I have a bad habit of finding interesting exhibitions several years after they have closed....Here, before the notices disappear from the internet, are some notes from a exhibition on Hubert Robert as "composer of landscapes", which took place in Autumn 2017. The exhibition, curated by Gabriel Wick, was held in the beautiful and dramatically-located Château de la Roche-Guyon, in the Vale d'Oise, which is owned by the La Rochefoucauld family.
The exhibition offered an opportunity to present some of the new research of Gabriel Wick and others on Robert's less-well known garden projects - at the Château du Val, the Hôtel de Noailles in Saint-Germain-en-Laye, at Betz, and, above all at La Roche-Guyon itself. It brought together some sixteen paintings, thirty four drawings and a number of architectural models and published works from both private and public collections. Also featured were photographs by Catherine Pachowski of the surviving fabriques - many of which are now in poor state of preservation.
The exhibits were set out in the public rooms of the Château on ground floor overlooking the grounds. Also offered were tours of the remnants of the jardin anglais at Laroche-Guyon - which has since been opened to the public on a regular basis..
|La Roche-Guyon - Wikipedia|
Outline of Robert's life; paintings for the Archbishop of Rouen showing views of the Normandy countryside.
The Chabot-Rochefoucault family were among Robert's earliest and most longstanding patrons. The gallery showcased four new reproductions of paintings commissioned by Archbishop Dominique de la Rochefoucauld in 1773 for the the State Rooms of the archiepiscopal palace in Rouen. The series depicts various views of Normandy: Le château de Gaillon, and the towns of Rouen, Dieppe and Le Havre.
The Billiards Room. Promenades from Rome to Normandy
Works from Hubert Robert's eleven years in Italy, or inspired by them. Views of gardens, monuments and ruins, which informed his work as a landscape artist.
Above and below: A pair of dessus-la-porte from the Archbishop's Palace, showing imaginary antique landscapes.
|Painting for the Archbishop's Palace, c.1773, Musée des Beaux-arts, Rouen|
Small "grey" salon: At the service of the La Rochefoucauld and Chabot.
Robert's major painting of the Château de La Roche-Guyon, as well as drawings made over many visits. Also the drawings of his students.
In the mid 1760s the duchesse d'Enville began work on the park adjoining the Château. Between 1764 and 1791 Robert contributed to a series of hillside promenades. He created a number of fabriques and landscape features, including an ambitious twenty-five metre cascade, which were built by the architect J. Marc Borel. In 1776-78 the forbidding 12th-century keep, the "tour de Guy"was integrated into the design. Sarah Catala and Gabriel Wick have discovered four drawings by Robert which show him working on the transformation of the tower, which was given a false Grecian style door.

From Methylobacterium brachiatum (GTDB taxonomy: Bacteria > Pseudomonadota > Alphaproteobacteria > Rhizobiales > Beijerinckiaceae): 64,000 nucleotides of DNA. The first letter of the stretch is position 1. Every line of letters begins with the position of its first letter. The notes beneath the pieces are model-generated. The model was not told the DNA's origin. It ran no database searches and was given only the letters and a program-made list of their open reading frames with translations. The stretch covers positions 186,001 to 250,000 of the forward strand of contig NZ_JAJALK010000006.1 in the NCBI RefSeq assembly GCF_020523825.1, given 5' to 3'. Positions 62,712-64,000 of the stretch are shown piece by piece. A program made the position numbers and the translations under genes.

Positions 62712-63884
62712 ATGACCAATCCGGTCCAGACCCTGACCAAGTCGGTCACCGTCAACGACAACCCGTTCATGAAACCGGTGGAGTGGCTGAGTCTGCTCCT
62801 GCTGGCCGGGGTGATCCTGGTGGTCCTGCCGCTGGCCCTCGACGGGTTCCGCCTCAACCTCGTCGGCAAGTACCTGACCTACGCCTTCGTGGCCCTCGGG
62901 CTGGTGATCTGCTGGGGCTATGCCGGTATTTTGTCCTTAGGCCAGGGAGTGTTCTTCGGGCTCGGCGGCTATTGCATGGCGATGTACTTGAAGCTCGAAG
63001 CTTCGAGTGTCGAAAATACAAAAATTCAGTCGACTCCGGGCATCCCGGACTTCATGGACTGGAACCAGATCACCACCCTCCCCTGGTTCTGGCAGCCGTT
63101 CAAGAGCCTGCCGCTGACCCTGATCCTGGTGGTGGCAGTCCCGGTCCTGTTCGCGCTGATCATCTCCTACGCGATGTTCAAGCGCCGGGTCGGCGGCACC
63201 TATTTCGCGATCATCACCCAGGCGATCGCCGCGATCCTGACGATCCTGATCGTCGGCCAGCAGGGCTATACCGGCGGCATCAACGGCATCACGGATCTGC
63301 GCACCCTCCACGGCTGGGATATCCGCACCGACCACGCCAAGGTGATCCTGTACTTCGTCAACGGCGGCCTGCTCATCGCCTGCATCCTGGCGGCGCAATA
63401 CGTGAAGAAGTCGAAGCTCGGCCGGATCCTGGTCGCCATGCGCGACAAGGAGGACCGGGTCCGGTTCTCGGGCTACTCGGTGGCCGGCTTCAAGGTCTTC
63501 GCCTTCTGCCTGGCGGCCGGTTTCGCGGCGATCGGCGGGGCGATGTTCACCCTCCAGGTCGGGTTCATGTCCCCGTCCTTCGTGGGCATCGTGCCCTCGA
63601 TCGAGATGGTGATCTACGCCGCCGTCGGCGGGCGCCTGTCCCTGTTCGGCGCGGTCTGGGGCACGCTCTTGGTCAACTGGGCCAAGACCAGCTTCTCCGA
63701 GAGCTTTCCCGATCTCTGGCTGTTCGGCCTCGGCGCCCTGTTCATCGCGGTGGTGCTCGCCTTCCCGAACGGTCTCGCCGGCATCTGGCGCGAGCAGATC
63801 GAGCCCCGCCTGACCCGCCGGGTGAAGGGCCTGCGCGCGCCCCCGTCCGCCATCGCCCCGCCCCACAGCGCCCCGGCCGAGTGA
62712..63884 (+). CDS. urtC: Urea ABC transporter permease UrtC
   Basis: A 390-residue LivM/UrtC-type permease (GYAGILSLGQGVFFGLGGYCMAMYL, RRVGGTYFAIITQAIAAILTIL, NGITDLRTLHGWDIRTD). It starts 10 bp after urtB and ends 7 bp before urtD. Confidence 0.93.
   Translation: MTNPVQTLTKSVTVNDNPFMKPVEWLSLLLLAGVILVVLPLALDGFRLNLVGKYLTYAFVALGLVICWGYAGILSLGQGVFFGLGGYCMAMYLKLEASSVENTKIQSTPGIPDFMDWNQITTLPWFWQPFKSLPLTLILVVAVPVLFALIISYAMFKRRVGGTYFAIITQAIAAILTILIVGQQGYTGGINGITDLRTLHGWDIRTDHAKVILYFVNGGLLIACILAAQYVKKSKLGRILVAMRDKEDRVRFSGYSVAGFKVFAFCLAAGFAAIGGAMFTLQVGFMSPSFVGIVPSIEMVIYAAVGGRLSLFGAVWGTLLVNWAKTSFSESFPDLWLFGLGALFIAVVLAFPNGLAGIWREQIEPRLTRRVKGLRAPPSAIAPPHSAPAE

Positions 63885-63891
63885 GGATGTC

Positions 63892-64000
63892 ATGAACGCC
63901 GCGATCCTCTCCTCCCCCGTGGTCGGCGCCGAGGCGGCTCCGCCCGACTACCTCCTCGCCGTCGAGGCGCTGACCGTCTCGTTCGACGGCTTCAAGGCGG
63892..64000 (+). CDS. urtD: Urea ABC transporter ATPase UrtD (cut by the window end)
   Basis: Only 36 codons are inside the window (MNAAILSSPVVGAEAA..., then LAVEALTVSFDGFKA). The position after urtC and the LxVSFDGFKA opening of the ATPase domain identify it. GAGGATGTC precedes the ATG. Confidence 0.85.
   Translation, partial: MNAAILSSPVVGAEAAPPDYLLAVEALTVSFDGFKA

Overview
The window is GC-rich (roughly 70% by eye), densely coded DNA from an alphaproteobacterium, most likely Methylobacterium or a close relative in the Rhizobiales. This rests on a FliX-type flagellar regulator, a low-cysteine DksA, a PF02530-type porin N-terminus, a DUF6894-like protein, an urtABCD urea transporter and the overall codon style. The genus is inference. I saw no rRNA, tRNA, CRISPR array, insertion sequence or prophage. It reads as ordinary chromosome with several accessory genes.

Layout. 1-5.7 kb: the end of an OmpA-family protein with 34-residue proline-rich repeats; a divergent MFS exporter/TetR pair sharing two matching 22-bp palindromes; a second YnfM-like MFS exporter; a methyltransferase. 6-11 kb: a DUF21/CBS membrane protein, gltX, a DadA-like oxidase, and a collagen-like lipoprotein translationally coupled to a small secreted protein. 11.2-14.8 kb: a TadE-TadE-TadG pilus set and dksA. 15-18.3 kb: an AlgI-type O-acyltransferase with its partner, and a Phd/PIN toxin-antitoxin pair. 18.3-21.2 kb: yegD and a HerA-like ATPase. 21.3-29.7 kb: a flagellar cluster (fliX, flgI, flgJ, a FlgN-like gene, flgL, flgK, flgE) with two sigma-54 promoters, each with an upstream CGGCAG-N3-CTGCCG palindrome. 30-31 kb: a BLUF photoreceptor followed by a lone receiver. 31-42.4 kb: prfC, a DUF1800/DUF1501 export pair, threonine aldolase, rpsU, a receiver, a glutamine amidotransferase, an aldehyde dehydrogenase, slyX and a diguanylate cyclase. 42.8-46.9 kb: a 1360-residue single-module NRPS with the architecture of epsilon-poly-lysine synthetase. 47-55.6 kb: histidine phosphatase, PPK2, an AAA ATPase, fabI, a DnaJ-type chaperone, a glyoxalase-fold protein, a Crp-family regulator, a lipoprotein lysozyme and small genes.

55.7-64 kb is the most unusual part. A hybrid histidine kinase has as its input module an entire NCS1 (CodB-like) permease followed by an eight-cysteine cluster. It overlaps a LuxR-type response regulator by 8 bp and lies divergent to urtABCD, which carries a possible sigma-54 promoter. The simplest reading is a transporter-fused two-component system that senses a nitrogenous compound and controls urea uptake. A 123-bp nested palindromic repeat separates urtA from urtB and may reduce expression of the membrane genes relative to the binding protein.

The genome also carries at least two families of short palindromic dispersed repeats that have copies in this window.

Small boudoirs in the Square Tower: The Royal gardens.
Pieces illustrating Robert's landscape projects at Versailles and other royal properties, notably Rambouillet. Also the drawings of his collaborators in these projects.
Thanks to the sponsorship of the comte d'Angiviller, the Director of Royal Buildings, Robert was given several prestigious royal commissions. In 1777 he designed at Versailles a new setting for the sculptural assemblage known as "Les bains d'Apollon". This is represented in the exhibition by several drawings and a painting.
|Hubert_Robert_-_Les_Bains_d'Apollon_à_Versailles Musée_Carnavalet.jpg (wikimedia.org)|
The design features a huge artificial rock outcrop, with the figures placed at the entrance to what appeared to be a vast subterranean grotto, intended to represent the mythical Grotto of Thetis, the last resting place of Apollo. The bosquet is one of the few landscape features by Robert to be fully restored:
|File:Parc de Versailles, bosquet des Bains d'Apollon.JPG - Wikimedia Commons|
The laiterie at Rambouillet, one of Robert's last projects before the Revolution, was completed in 1787-88 by the mason entrepreneur Jacques Jean Thevein.
|File:Chateau de Rambouillet - Laiterie de la Reine.jpg - Wikimedia Commons|
Grand salon: The art of composing gardens
Display of 18th-century books and engravings on the art of garden design
This grand space, with its splendid Gobelin tapestries, was the centre of sociability in the eighteenth century. The exhibition invited us to imagine the long exchanges which took place here between the duchesse d'Enville, Robert and other guests such as the poet abbé Delille and the theorist of gardens, Jean-Marie Morel.
Cabinet chinois: The "fabriques".
Drawings by Robert and his contemporaries illustrating the design of garden structures.
The projects by Robert featured in this part of the exhibition included the pyramid-grotto created for the marquis de Montesquiou-Fezenasac at Mauperthuis and the mock medieval fortress at Betz.
Salle d'angle. Gardens of Memory
Views by Robert of of the tomb of Rousseau at Ermenonville and of the Élysée des Monuments français at Mauperthius
Also included later views of the "Élysée de Mauperthius", created by the architect Brongniart, possibly with Robert's participation, a memorial to the "illustrious dead".
In the library. The legacy of Roberts work.
Shown particularly through the photographs of Catherine Pachowski
Gabriel Wick, Rediscovering a ‘Composer of Landscapes’ : A new exhibition seeks to revive the legacy of the ‘Robert des Ruines’, Garden History, issue 36.. [[pdf. available to download from Academia.edu]